The Bon Temps detective, Andy, is finally coming around to admitting Sookie might be a telepath... and is ready to test it for helping to solve some crimes, all the while the Werewolf community in Shreveport is in the middle of a raging political battle to find the next pack master.

Yes, really.

Okay, I know this is all very silly, but I love how Charlaine Harris takes you to the deep south where you can just imagine everything is not as it seems. I love the local flavor all of these books have and how unique and varied all of the characters are.

Again, Sookie finds herself the subject of the affection of many supernaturals, but never seems to find the right "guy". All the same, I'm already well into the next book seeing how she fares now that she's got fairies in her life... :-)

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Monday Sep 28, 2009

Just can't stop reading the Sookie Stackhouse books....

Club Dead (Sookie Stackhouse, #3) Club Dead by Charlaine Harris

My rating: 4 of 5 stars Another wonderful fast read from Charlaine Harris. Sookie's adventures with the vampires continue in this book as she gains more exposure (although unwittingly) to other "supernatural" cultures - werewolves and shape shifters!

It is wonderful how Sookie's character evolves and changes - much as any of us would do - as she is now experiencing the downside of falling in love when the relationship has trouble. In this case, her boyfriend was kidnapped - but not before deciding he was going to end things with her.

Sookie finds herself in between a rock and a hard place, knowing she has the power (telepathy) to help find Vampire Bill, but having a broken heart makes her just want to stay home in bed.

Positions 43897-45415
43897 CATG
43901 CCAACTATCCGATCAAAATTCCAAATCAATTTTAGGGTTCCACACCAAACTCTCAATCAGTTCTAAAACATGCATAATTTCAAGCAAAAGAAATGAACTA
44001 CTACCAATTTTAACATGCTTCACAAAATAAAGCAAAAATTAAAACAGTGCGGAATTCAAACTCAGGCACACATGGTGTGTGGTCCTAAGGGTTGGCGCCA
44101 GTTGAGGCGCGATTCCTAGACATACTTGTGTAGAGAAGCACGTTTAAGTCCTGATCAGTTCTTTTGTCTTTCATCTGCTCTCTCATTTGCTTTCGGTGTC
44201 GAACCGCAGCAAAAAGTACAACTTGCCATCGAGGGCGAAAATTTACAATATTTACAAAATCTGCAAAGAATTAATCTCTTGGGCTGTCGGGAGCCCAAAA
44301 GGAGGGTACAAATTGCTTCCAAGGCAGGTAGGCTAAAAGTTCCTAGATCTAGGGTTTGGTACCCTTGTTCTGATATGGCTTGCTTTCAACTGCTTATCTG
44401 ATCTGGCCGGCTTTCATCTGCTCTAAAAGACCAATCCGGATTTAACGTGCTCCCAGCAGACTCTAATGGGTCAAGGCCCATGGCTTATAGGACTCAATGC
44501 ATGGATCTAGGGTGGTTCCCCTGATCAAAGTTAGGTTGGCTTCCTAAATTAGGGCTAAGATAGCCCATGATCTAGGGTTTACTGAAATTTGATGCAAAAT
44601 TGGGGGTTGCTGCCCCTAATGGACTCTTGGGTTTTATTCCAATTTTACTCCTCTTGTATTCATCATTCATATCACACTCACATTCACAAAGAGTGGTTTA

She travels this time to Jackson and spends a lot of time with a werewolf, Alcied. Harris does a great job of developing his character and Sookie's conflicted feelings.

My only "nit" in this book is the lack of any historical fiction, which is an aspect I really enjoyed in the first book (and the TV show, TrueBlood, relies on heavily).

At this point, it seems that the book and the TV show no longer have much in common.

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Wednesday Sep 23, 2009

Just finished Living Dead in Dallas

Living Dead in Dallas (Sookie Stackhouse, #2)

Living Dead in Dallas (Southern Vampire Mysteries, Book 2) by Charlaine Harris

My rating: 4 of 5 stars

I really enjoyed this book, which takes Sookie (the telepath) deeper into the vampire underground culture. Again, the book varies wildly from the television show in that it has fewer characters and fewer plot lines. As the book is written as Sookie, it only follows things that she actually sees, thinks or knows about. While Jason, Tara & Eggs have major parts in the TV show, they are practically nonexistent in this book. In fact, one person that is a major player in the show dies at the very beginning of this book, so I guess plot drift will be inevitable going forward. That's okay with me, as it means that even though I've watched most of season 2 of TrueBlood, I was still surprised by things in the book.

This was a quick and fun read. Sookie visits Dallas and the headquarters of the Fellowship of the Sun and learns that as much as they preach about loving God's light, they have a very dark side as well.